Florida A&M President James Ammons announced the internal task force that will investigate the inner-workings of the Marching "100."
Florida Attorney General Bob Butterworth, along with Quincy Chief of Police Walt McNeil and former state senator Al Lawson will spearhead the investigation, announced by Ammons on Tuesday.
Five others were also announced: Joe Oglesby, a Pulitzer Prize-winning former Editorial Page editor of The Miami Herald and a FAMU graduate; Derek Daniel, former executive director of the Florida Commission on Human Relations; John Charles Thomas, director of Communications and Political Initiatives for the Florida League of Cities; Freddie Groomes-McLendon, and Tallahassee Atty. Daryl Parks, president of the National Bar Association and a former member of the FAMU Board of Trustees who served as chair of the Student Relations Committee.
Gov. Rick Scott has called on Florida Department of Law Enforcement Commissioner Gerald Bailey to launch an investigation into the death of Rober Champion.
"The recent death of Florida A&M University's "Marching 100" band drum major Robert Champion has generated great concern throughout the state and indeed the nation," Scott said.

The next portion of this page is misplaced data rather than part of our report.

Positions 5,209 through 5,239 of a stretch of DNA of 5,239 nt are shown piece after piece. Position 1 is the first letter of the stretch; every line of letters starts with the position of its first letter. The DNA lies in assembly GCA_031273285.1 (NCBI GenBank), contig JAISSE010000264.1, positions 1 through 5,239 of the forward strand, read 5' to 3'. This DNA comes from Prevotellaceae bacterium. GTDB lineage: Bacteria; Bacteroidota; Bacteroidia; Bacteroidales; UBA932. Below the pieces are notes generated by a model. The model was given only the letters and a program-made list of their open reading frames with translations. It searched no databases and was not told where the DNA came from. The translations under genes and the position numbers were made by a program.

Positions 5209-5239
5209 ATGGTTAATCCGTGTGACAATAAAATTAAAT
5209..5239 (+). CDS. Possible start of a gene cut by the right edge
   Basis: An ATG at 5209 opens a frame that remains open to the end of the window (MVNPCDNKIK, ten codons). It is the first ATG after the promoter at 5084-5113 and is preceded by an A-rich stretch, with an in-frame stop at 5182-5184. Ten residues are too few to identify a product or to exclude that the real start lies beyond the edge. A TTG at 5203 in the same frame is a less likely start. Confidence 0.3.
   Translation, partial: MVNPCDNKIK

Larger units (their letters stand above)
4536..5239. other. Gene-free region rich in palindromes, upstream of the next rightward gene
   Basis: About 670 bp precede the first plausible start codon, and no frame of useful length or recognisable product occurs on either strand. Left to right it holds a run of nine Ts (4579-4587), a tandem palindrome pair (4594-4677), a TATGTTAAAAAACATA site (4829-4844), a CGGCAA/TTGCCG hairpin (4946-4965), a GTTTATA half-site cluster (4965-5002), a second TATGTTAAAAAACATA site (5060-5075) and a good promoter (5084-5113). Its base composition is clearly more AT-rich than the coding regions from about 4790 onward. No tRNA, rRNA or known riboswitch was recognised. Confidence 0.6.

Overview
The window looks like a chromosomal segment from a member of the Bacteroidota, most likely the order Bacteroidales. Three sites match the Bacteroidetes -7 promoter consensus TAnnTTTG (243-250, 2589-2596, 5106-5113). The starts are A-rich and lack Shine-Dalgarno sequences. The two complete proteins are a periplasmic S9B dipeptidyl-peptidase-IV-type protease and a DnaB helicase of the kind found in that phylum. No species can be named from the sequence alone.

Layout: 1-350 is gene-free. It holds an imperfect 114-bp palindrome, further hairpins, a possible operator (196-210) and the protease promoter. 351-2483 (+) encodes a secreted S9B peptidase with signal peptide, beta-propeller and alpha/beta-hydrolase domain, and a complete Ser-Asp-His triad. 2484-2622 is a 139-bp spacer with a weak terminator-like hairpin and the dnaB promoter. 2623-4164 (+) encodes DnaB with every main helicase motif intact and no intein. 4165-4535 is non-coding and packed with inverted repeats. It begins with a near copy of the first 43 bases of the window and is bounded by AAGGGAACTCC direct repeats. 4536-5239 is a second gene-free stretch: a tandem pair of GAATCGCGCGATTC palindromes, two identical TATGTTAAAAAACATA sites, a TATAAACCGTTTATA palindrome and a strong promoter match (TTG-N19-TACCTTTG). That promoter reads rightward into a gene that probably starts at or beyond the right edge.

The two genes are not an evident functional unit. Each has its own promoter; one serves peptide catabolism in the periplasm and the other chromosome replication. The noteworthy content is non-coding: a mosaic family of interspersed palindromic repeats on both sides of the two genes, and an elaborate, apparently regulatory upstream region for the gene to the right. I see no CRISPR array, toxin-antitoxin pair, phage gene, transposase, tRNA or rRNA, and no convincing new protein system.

"I request that FDLE thoroughly investigate the death of Robert Champion by working with the Orange County's Sheriff's Office and any other investigative agencies to as may be necessary, to ensure that the cause of Robert Champion's death become fully known, and that if there are individuals directly or indirectly responsible for this death, they are appropriately brought to justice and held accountable," Scott stated.
The Famuan has just received word that Julian E. White, director of bands at Florida A&M, has been fired effective Dec. 22.
White joined FAMU's faculty in 1972 and has been director of the Marching "100" since 1998. The same year he became director, Ivery Luckey, a clarinet player said he was hazed. In 2004, the Board of Trustees awarded Luckey $50,000 for having been paddled 300 times resulting in him being hospitalized.
In 2001, the university awarded $1.8 million to Marcus Parker, a trumpet player who was beaten so badly one of his kidneys temporarily failed.
The Orange County (Orlando, Fla.) Sherrif's Office has confirmed that Robert Champion's was caused by hazing.
Florida A&M President James Ammons put the marching band on indefinite suspension following allegations of hazing, which possibly led to the death of drum major Robert Champion. Ammons, making the announcement during a noon media conference, also said he is developing an internal task force to look into hazing and its role in the "culture of the band.” The head of the task force is said to be announced later this week.
Rumors that hazing may have been the cause of Champion's death surfaced just hours after police found him unresponsive on a band bus just before 10 p.m. on Saturday.
Ammons said that this task force will not necessarily attempt to establish culpability among participants in any speculated hazing incident. Rather, he wants to know how the alleged incident impacts university policy.